"There is enormous headroom for growth," the report said, as it predicted that, over the next decade, online FMCG shopping would grow to account for 30% of all FMCG purchases in South Korea, by far the highest level anywhere. In China, the figure will be 15%, while in the UK and France Kantar Worldpanel predicted a 10% share.

Already, around six in ten South Korean households buy FMCG products online at least once a year, while the equivalent figure for the UK, France and Spain is about one in four.

"For brands, the urgency lies in getting on the shopping list," stressed Stéphane Roger, global shopper & retail director at Kantar Worldpanel.

"Our data shows that 55% of online shoppers use the same shopping list from one purchase to the next, giving first movers a big advantage."

The benefits of moving early are equally applicable to retailers. "Tesco in the UK and France's E.Leclerc both enjoy an online market share double that of their offline counterparts," he noted.

"Simply put: the market is remarkably unkind to latecomers."

Roger added that in the 12 months since the previous edition of the report many major brands, including Unilever and Procter & Gamble, had undergone some restructuring with future ecommerce in mind.

"It seems that for these global leaders, the talk is fast turning into action," he said.

The typical online shopper is one that many FMCG brands and retailers will prize: middle to upper class with young children and, in the case of the UK at least, spending four times as much per online trip as they do in store.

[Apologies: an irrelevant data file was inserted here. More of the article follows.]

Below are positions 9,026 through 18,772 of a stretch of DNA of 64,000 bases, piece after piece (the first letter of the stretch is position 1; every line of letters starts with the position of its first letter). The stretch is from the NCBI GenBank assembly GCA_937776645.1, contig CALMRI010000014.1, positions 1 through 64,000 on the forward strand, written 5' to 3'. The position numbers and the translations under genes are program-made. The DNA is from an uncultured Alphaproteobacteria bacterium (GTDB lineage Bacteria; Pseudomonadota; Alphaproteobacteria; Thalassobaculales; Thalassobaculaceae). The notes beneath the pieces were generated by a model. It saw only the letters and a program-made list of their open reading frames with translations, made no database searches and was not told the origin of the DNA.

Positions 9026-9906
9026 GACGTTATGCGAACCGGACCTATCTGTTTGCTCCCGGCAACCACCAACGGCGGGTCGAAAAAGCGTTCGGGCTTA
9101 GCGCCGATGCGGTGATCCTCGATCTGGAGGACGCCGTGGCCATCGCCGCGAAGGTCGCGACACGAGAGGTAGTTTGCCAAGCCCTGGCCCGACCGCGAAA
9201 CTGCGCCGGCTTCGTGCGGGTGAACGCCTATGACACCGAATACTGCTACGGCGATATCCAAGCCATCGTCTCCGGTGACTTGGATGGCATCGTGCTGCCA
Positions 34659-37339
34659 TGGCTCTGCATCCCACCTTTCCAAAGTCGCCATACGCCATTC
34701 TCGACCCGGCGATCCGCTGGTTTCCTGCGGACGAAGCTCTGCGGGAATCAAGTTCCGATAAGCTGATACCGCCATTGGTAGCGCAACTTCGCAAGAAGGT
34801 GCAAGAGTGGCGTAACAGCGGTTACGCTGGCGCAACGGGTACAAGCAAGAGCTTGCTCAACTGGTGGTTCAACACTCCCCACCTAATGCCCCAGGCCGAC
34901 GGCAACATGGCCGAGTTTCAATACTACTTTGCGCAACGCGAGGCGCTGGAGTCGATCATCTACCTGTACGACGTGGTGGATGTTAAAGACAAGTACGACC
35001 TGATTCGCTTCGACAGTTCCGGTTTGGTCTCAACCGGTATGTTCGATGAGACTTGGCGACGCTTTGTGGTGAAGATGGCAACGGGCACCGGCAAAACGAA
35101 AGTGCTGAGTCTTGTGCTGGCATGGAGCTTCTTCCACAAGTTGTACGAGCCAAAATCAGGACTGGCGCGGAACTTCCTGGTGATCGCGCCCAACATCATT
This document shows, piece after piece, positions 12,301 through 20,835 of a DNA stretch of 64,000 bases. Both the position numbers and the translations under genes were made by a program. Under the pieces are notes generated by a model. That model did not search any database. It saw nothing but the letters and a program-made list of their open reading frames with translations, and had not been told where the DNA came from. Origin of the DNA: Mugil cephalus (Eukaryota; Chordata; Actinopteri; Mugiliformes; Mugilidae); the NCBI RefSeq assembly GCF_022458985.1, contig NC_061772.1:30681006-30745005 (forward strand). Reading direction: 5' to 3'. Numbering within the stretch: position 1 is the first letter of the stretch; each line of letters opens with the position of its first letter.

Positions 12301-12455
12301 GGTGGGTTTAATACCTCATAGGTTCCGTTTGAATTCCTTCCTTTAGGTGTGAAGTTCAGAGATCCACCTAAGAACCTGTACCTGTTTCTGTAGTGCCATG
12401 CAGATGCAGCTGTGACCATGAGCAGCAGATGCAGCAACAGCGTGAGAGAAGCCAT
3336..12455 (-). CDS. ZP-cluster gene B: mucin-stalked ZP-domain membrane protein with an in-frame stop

Data sourced from Kantar Worldpanel; additional content by Warc staff


Watching TV is punishment for kids

8 July 2015
NEW YORK: More than half of US children prefer to watch video content on a mobile device, to the extent that parents, when disciplining them, will often remove the device but still let them watch a television set.

It is, said Advertising Age, "a sort of Pavlovian response that equates TV with punishment".

A study by Miner & Co Studio included in-home ethnographies and a survey fielded among 800 moms and dads of children between the ages of 2 and 12, living in the US and watching at least some video content on a tablet and/or smartphone.

This found that 57% of parents said their child would rather watch video content on a device other than the TV.

The top reason for this was simply that they could take it anywhere, although they also liked to use the touch screen, and enjoyed the fact it was easier to use and gave them a sense of independence.